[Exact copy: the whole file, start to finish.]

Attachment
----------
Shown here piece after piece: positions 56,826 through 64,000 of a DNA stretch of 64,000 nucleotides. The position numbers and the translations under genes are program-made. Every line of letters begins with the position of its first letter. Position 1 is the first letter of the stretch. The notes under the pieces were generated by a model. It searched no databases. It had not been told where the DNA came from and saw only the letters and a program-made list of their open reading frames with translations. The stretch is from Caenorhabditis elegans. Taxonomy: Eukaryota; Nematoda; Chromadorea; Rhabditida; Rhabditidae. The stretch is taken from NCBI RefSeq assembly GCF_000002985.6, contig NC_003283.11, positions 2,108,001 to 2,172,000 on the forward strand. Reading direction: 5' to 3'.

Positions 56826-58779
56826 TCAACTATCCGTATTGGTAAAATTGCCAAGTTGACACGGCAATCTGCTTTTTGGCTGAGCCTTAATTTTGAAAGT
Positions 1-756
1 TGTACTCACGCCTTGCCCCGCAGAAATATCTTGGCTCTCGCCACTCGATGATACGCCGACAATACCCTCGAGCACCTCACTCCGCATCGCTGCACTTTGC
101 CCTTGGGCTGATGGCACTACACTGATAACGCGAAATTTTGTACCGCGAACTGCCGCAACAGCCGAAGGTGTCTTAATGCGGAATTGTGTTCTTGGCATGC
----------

Shown here piece after piece: positions 56,826 through 64,000 of a DNA stretch of 64,000 nucleotides. The position numbers and the translations under genes are program-made. Every line of letters begins with the position of its first letter. Position 1 is the first letter of the stretch. The notes under the pieces were generated by a model. It searched no databases. It had not been told where the DNA came from and saw only the letters and a program-made list of their open reading frames with translations. The stretch is from Caenorhabditis elegans. Taxonomy: Eukaryota; Nematoda; Chromadorea; Rhabditida; Rhabditidae. The stretch is taken from NCBI RefSeq assembly GCF_000002985.6, contig NC_003283.11, positions 2,108,001 to 2,172,000 on the forward strand. Reading direction: 5' to 3'.

Positions 56826-58779
56826 TCAACTATCCGTATTGGTAAAATTGCCAAGTTGACACGGCAATCTGCTTTTTGGCTGAGCCTTAATTTTGAAAGT
Positions 1-756
1 TGTACTCACGCCTTGCCCCGCAGAAATATCTTGGCTCTCGCCACTCGATGATACGCCGACAATACCCTCGAGCACCTCACTCCGCATCGCTGCACTTTGC
101 CCTTGGGCTGATGGCACTACACTGATAACGCGAAATTTTGTACCGCGAACTGCCGCAACAGCCGAAGGTGTCTTAATGCGGAATTGTGTTCTTGGCATGC